Plans unveiled for proposed Matteson casino
Matteson became the latest south suburb Monday to offer a proposal for a casino, announcing a partnership with the Choctaw Nation of Oklahoma and gaming industry investor Rob Miller.
The town’s proposal calls for a casino, hotel and meeting complex at the northeast corner of Lincoln Highway and Harlem Avenue. The plan for the $300 million complex was to be brought before the Village Board for a public hearing Monday night, with a vote expected Oct. 21.
Matteson would compete for a new casino license in the south suburbs with a site proposed jointly by Homewood and East Hazel Crest and another in Lynwood. Other communities that might submit proposals to the Illinois Gaming Board before an end-of-the-month deadline are Crestwood, Calumet City and Country Club Hills.
The Gaming Board has the final say on who gets the license and could take a year to decide.
“I believe this project will be an asset not just to Matteson, but to the entire Southland Region,” said Matteson Village President Sheila Chalmers-Currin. “After interviewing multiple casino operators, we felt the team led by the Choctaw Nation provided the best combination of experience, vision, community engagement and a financially feasible plan.”
She said the proposal includes partnerships with minority-owned businesses and calls for the site to include an area dedicated to the multicultural history of the south suburbs.
The proposal calls for 2,000 gaming positions, a high-end restaurant and food hall, a 200-room hotel and 36,000 square feet for small conventions, concerts or similar events. The proposed site covers 35 acres and could include another 15 to 20, Chalmers-Currin said.
She said the group has an option to acquire the 35 acres, which records show is owned by an affiliate of Wintrust Bank.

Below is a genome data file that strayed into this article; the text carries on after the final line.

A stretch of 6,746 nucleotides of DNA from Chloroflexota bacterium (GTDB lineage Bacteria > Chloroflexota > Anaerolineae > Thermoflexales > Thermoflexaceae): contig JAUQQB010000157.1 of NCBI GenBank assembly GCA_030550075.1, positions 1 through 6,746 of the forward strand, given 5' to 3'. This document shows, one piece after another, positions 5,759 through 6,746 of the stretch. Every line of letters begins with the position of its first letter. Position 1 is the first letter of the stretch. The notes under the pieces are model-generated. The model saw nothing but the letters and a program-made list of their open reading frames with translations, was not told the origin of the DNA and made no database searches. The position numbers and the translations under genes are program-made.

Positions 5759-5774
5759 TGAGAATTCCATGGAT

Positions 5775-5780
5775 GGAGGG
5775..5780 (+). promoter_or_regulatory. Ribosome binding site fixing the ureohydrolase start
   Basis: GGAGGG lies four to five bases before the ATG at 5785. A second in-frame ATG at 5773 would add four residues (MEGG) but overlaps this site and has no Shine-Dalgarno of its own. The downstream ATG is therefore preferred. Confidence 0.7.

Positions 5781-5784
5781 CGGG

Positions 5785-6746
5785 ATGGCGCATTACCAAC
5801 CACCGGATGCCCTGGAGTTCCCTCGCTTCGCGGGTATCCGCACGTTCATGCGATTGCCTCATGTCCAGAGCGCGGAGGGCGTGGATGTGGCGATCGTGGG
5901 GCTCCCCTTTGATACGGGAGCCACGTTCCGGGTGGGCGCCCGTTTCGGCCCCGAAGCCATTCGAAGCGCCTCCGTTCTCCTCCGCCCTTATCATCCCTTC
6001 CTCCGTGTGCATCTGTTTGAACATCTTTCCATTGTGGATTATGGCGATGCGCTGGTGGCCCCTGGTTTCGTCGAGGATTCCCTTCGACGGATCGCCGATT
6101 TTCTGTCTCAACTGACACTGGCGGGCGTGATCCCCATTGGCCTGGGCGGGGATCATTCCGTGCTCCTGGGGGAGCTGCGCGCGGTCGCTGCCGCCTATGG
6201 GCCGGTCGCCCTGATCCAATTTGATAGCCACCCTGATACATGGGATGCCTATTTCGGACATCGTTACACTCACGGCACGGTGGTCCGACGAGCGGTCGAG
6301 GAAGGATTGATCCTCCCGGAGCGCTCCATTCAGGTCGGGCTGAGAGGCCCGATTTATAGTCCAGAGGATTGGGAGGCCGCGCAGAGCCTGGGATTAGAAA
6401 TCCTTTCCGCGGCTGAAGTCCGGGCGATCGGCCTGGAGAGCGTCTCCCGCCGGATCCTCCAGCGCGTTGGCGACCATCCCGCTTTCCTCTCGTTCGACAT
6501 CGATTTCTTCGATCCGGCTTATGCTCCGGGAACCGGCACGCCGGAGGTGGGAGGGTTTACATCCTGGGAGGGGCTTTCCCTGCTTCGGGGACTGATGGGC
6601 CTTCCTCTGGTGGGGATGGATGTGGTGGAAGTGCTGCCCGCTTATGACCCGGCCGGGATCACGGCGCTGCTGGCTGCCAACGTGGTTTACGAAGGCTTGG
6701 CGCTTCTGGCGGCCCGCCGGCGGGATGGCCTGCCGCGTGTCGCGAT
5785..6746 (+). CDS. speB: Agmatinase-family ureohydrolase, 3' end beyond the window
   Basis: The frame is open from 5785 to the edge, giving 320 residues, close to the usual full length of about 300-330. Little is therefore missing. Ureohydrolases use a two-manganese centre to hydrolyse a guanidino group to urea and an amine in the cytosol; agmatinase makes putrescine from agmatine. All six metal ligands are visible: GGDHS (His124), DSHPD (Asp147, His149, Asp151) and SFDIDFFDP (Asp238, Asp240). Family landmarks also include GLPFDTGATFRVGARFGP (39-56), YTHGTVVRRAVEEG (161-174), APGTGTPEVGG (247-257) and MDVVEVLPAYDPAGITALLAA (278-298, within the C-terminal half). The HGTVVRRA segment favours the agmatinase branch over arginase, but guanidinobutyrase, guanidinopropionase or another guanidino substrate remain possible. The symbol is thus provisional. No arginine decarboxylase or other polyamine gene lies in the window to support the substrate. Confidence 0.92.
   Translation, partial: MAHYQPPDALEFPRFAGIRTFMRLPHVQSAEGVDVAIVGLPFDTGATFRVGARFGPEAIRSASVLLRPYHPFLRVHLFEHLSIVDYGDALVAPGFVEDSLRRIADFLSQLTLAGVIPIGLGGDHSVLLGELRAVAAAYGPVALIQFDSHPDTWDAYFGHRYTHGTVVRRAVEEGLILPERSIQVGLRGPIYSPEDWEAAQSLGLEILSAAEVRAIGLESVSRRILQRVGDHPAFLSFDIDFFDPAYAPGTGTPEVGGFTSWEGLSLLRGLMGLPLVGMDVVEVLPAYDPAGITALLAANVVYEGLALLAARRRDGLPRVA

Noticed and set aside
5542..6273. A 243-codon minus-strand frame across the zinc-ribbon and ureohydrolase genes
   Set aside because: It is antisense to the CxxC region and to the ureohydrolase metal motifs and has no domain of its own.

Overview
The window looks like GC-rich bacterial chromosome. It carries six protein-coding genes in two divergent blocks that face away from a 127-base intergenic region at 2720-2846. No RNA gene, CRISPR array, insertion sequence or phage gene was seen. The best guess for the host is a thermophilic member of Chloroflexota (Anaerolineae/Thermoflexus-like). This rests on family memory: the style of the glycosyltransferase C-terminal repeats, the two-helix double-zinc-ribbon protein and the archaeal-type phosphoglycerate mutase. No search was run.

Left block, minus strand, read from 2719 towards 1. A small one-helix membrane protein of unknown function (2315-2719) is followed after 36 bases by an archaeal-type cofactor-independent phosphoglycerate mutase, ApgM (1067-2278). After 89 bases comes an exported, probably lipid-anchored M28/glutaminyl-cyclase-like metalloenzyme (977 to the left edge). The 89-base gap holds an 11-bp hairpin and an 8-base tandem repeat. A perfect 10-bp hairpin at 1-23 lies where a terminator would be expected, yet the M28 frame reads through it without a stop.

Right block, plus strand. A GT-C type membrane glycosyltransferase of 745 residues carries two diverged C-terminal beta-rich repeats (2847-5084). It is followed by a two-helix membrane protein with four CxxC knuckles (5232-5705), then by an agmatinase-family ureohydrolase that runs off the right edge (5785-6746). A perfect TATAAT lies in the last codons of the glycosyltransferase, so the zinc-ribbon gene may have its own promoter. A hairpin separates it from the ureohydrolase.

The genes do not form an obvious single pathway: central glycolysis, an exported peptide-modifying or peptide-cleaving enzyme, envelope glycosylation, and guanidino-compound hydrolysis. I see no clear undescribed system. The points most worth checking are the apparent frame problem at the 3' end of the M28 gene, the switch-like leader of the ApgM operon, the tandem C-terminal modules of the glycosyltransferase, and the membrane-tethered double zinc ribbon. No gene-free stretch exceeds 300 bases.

State legislation mandates a revenue sharing arrangement for the south suburbs if a casino opens in the region. Chalmers-Currin said she’d like to modify that to ensure that the revenue backs a new trauma center, which the area now lacks.
Miller said the Matteson site is the best of all the south suburban options because it has the largest number of people, about 1.3 million, living within a 30-minute drive that are not served by a casino.
“There is no doubt that our proposed site is the absolute best location in southern Cook County,” Chalmers-Currin said. “It borders neighboring Will County and offers the total convenience of motorists through its unique access to I-57 and I-80.”
Others, however, might see the site as having drawbacks. It is close to Tinley Park, which once appeared to be a sure bet to get its own gambling enterprise in the form of a combined racetrack and casino. It’s also closer to the Joliet casinos than the other south suburban alternatives proposed so far.
Tinley Park’s chances may have been hurt by a report in the Chicago Tribune that the village’s partner in the “racino,” Rick Heidner, has business ties to a banking family connected to mob figures. The Chicago Sun-Times reported documents related to Heidner were part of a search warrant the FBI executed on the office of state Sen. Martin Sandoval, D-Chicago.
The Homewood-East Hazel Crest and Lynwood sites are closer to the Indiana casinos and could be better positioned to intercept their business. Industry analysts see little growth in the casino market, except for sports gambling, and suspect new competition in the suburbs will siphon customers from existing operations.
But Janie Dillard, Choctaw Nation’s chief executive for its business lines, said the Matteson site’s appeal will go beyond gambling. “We build resorts. We build family destinations,” she said, citing its operation in Durant, Okla.
The Choctaw Nation of Oklahoma said it is the third largest federally recognized Native American tribe, with 200,000 members. It operates 22 casinos, 10,000 slot machines, 33 restaurants and more than 1,000 hotel rooms.
Miller is from Hinsdale and reports organizing more than $800 million in gaming industry investments over 20 years. He has held gaming licenses in Illinois and is an Army veteran.
The group is working with the architecture firm HBG Design, with offices in Memphis, Tenn., and San Diego.
Source: Chicago Sun Times
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